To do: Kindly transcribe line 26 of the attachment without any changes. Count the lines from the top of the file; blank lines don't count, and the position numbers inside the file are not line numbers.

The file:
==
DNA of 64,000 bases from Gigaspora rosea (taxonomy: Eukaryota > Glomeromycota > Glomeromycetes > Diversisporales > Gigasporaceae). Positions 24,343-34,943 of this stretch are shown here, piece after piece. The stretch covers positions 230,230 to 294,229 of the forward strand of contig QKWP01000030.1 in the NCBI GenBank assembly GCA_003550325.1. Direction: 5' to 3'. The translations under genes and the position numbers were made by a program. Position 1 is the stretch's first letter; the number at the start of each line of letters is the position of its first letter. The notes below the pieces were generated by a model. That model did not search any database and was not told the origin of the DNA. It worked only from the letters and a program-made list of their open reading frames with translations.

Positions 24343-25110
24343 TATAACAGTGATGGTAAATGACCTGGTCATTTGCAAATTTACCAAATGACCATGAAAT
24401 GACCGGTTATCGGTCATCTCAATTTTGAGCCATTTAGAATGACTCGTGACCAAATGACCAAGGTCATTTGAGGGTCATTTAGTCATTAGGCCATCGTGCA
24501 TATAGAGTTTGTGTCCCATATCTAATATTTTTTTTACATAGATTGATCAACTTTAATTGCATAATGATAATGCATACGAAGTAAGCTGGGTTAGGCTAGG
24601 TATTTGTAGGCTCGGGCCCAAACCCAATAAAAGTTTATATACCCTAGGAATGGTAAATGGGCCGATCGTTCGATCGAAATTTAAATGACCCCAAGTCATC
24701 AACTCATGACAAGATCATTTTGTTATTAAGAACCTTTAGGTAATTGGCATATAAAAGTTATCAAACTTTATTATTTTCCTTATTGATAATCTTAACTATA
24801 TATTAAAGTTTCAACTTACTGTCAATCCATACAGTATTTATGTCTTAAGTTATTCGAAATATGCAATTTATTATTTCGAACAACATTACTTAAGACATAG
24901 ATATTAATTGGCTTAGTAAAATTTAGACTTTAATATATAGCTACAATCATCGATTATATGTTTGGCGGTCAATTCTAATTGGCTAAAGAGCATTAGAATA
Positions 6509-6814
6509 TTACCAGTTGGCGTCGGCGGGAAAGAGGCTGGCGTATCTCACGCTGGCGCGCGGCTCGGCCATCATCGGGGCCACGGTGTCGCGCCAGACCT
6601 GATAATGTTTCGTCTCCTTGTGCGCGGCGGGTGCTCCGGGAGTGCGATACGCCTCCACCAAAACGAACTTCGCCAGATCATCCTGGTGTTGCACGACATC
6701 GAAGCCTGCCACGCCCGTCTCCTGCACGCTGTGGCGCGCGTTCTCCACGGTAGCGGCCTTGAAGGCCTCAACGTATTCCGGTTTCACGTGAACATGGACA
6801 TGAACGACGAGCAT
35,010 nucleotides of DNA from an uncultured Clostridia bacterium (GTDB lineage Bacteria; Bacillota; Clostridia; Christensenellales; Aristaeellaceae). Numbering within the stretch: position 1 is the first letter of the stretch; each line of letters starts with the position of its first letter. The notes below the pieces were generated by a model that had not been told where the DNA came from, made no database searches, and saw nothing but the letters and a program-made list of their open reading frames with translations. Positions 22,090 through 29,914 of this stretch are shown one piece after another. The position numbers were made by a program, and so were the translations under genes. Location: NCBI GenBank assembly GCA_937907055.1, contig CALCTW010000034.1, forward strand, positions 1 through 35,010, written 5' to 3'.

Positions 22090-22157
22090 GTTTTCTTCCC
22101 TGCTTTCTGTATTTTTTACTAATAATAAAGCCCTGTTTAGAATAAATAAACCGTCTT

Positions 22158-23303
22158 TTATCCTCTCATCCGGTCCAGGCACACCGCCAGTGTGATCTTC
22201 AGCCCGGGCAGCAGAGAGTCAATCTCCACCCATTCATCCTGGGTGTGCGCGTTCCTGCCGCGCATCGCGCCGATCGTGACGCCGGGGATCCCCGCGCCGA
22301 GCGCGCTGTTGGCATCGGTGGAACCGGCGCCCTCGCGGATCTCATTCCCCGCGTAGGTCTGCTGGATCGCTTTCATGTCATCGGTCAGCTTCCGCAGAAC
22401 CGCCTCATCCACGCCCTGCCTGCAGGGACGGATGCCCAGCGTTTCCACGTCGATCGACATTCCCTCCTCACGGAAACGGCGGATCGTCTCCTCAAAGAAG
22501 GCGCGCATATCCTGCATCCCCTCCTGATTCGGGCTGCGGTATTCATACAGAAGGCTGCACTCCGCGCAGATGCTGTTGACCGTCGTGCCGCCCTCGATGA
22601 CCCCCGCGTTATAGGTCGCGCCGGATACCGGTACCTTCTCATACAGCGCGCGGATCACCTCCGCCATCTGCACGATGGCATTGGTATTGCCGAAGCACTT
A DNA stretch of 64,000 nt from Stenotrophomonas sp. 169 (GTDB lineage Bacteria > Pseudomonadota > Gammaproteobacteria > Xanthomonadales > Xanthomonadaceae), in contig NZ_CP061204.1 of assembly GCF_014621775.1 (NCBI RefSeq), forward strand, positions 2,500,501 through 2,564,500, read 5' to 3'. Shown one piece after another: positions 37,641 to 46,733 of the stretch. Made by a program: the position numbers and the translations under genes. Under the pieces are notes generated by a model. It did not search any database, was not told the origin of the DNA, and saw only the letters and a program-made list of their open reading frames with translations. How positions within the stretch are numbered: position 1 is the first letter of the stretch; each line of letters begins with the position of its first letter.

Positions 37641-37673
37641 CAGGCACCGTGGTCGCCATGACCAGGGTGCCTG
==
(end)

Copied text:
A DNA stretch of 64,000 nt from Stenotrophomonas sp. 169 (GTDB lineage Bacteria > Pseudomonadota > Gammaproteobacteria > Xanthomonadales > Xanthomonadaceae), in contig NZ_CP061204.1 of assembly GCF_014621775.1 (NCBI RefSeq), forward strand, positions 2,500,501 through 2,564,500, read 5' to 3'. Shown one piece after another: positions 37,641 to 46,733 of the stretch. Made by a program: the position numbers and the translations under genes. Under the pieces are notes generated by a model. It did not search any database, was not told the origin of the DNA, and saw only the letters and a program-made list of their open reading frames with translations. How positions within the stretch are numbered: position 1 is the first letter of the stretch; each line of letters begins with the position of its first letter.